In the upcoming weeks, compost bins will be placed in individual rooms and apartments in the Kennedy and Coughlin residence halls.
Each bin has a sticker explaining what can and cannot be composted, along with a QR code that will take students to the Rethink Waste page on Gonzaga’s website. There, students can find all of the information about waste and compost on campus.
The Rethink Waste GU website will have information for students about trash, recycling and compost on GU’s campus. They are updating the website to have information about the personal compost bins, how to compost in residence halls, where to get compost bags, larger compost bin locations and other questions they feel students might have.
This project originated from a collective dream of many people, but was put into action within the Student Sustainability Leadership Program (SSLP).
Waste reduction educator and AmeriCorps volunteer Kathryn Graham has been heavily involved in the process of organizing the compost bins.
“We want to show students that even though composting can seem daunting, it’s actually pretty easy to do,” Graham said.
The SSLP, the Office of Sustainability, Plant Services, Custodial Services and residence hall staff have worked closely to make this dream a reality. The project is beginning in Kennedy and Coughlin, but bins will eventually be in all residence halls. SSLP is not expecting short term results, but instead hope this will have a larger impact in the grand scheme of things as students become more aware about what is and is not compostable.
Jim Simon, GU’s director of sustainability, helped oversee this process.
“We want to create as many opportunities for students to make great choices about their consumption and habits,” Simon said.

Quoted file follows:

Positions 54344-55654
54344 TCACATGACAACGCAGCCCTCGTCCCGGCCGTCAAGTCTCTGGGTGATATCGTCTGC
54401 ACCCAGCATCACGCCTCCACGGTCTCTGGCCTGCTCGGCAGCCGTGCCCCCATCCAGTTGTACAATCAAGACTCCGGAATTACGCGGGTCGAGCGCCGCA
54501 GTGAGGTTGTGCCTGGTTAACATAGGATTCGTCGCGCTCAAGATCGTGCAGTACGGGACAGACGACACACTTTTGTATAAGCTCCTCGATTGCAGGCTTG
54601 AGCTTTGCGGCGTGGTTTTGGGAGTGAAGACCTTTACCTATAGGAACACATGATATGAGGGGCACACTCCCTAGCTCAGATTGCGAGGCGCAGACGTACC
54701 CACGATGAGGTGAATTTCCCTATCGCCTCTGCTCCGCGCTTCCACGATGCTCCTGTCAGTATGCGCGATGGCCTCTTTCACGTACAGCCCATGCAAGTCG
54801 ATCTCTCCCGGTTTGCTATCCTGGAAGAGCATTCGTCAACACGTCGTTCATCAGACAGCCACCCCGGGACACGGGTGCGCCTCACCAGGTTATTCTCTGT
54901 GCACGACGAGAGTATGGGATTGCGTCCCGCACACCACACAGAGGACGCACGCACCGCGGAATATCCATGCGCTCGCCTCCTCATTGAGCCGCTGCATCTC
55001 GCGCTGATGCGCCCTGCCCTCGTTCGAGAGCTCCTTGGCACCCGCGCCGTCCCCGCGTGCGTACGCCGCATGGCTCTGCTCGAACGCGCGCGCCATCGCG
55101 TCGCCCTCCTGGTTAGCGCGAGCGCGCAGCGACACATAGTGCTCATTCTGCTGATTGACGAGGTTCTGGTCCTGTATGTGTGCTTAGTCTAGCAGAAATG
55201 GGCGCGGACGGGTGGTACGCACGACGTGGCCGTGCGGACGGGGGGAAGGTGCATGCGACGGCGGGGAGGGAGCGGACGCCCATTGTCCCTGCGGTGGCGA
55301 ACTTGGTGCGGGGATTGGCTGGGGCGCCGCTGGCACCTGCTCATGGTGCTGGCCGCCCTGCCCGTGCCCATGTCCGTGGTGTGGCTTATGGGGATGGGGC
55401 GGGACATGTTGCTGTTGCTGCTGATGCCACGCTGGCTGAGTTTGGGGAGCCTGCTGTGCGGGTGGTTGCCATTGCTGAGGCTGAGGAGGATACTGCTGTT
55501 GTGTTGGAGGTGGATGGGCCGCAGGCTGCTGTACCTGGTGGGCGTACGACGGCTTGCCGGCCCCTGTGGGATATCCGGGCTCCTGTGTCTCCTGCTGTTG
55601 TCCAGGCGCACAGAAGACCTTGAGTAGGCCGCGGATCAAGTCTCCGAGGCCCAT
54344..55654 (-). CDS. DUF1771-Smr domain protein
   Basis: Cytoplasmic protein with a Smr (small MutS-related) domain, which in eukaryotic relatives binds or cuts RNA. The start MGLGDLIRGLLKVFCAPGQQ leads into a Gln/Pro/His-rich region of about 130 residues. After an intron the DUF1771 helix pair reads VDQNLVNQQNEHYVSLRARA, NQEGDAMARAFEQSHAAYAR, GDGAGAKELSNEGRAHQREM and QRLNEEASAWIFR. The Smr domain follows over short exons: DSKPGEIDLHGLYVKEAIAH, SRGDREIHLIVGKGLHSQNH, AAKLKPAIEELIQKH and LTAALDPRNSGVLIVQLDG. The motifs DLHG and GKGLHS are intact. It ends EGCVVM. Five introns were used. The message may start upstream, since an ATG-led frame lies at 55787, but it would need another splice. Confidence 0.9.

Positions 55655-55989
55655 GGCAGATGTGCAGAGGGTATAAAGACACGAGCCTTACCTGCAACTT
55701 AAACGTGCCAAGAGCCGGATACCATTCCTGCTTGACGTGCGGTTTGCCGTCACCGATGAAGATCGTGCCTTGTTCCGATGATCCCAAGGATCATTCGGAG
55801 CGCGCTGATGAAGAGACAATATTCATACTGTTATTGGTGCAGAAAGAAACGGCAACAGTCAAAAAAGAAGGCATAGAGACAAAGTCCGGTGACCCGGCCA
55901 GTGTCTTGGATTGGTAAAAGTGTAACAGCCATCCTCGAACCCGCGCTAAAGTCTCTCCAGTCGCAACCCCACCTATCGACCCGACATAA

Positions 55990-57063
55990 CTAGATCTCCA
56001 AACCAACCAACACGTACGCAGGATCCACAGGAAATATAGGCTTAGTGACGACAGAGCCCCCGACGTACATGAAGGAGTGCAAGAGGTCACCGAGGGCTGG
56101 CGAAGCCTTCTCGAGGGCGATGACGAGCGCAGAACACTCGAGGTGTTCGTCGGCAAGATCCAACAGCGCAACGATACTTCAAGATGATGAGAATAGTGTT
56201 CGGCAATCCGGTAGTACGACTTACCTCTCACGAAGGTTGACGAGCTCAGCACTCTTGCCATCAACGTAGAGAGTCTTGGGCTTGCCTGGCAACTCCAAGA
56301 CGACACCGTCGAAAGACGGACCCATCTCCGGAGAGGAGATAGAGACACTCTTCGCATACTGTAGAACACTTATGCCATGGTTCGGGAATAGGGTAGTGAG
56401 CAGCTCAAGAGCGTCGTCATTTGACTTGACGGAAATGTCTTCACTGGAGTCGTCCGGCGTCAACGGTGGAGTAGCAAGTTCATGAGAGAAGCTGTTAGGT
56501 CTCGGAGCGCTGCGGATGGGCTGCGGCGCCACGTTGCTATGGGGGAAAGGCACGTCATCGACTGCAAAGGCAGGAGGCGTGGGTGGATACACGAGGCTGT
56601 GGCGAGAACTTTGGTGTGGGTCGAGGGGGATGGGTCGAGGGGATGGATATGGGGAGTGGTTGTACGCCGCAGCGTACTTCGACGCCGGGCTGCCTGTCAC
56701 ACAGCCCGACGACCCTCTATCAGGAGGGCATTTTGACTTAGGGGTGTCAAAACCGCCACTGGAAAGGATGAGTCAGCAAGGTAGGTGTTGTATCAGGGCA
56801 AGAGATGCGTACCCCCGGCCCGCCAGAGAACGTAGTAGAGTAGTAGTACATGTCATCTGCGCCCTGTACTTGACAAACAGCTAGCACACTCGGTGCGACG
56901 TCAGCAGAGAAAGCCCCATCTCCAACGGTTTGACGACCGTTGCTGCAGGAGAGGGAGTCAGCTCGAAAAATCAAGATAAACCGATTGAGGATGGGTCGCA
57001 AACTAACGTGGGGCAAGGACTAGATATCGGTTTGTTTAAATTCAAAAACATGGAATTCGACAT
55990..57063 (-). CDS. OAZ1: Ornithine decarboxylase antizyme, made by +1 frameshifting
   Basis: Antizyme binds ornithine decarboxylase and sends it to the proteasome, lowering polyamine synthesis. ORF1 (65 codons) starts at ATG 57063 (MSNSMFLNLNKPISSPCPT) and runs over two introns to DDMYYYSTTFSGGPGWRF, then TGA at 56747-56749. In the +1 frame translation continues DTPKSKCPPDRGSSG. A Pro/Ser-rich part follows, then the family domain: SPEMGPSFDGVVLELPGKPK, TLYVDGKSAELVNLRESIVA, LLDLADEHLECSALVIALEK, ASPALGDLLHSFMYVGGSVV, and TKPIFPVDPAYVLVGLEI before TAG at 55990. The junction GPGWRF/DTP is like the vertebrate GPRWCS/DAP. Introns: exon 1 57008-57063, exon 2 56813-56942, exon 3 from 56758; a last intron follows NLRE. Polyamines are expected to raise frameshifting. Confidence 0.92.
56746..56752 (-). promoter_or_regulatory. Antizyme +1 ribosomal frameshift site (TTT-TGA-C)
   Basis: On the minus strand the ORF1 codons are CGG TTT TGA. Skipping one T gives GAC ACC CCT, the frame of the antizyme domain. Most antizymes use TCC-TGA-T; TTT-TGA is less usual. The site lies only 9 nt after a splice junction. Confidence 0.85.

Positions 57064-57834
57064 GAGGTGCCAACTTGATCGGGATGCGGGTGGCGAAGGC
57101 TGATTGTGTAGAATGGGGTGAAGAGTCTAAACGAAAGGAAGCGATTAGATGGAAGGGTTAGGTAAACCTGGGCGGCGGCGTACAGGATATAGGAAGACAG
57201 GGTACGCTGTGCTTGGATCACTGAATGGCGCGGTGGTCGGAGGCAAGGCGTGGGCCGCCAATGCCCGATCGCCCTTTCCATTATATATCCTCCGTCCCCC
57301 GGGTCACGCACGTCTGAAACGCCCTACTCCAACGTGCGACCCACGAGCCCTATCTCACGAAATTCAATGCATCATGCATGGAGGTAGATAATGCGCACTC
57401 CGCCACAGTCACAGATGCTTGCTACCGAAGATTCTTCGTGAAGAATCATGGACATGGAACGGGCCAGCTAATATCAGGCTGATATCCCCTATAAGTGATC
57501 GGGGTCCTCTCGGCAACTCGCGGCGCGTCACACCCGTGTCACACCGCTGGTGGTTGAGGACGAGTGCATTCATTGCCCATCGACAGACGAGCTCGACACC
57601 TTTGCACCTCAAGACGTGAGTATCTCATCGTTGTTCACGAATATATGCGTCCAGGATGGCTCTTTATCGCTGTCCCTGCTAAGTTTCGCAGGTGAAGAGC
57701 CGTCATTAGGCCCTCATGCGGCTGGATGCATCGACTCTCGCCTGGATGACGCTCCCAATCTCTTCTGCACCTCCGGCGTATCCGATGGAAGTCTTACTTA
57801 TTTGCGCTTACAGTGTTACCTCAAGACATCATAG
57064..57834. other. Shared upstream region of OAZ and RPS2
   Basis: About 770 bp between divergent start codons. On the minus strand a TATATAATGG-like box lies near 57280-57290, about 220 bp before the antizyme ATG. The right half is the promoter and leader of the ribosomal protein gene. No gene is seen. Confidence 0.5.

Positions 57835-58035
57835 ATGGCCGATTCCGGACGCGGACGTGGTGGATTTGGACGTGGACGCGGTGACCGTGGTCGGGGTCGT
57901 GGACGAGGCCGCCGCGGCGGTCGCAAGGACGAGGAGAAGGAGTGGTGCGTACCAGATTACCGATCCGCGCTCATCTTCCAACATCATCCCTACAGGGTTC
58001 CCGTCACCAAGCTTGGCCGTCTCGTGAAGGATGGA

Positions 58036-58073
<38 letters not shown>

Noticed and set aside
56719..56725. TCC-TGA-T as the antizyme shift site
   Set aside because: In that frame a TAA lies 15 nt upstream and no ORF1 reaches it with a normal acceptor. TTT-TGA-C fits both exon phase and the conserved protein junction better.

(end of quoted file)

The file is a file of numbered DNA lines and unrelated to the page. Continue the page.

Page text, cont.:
According to Simon, 75% of students who are considering attending GU care about the environment and campus sustainability. These compost bins aim to show prospective students GU’s dedication to the environment and to sustainability, while also having a direct impact on campus waste.
“Offering these alongside recycling and trash bins will help divert waste to a place where waste can be regenerative,” Simon said. “We can send that compost to a composting facility which might end up in a garden bed back here on campus, so we’re creating a regenerative system.”
Graham hopes students will learn by doing and continue composting after their time at GU. By students composting and helping the Earth, Graham said the only possible impacts are positive.
These bins have been in the process for the last few years, and adjustments have been made on the back end many times. The Office of Sustainability has been adjusting the plan to make it easier to collect compost, make it less expensive, find the best compost facilities to send it to and to make it easier on behalf of the students and custodial services.
“The goal is really just to make it as easy as possible for students to successfully learn how to compost, and in the end divert a lot of waste,” Graham said.
Distribution of the bins will be happening in the coming weeks, and information will be announced in Morning Mail. Graham has also been working with the Zag Shop to sell compost bags, and those should be available for students to purchase by the end of the semester.
The Rethink Waste GU website will have answers to frequently asked questions, but the Office of Sustainability is also a great resource if you cannot find an answer on the website.
“We hope that these bins will be a jumping off point for a lot of students to examine their holistic environmental impacts,” Simon said. “That if they’re thinking about waste and consumption, they might start thinking about how else they can have an impact on the environment.”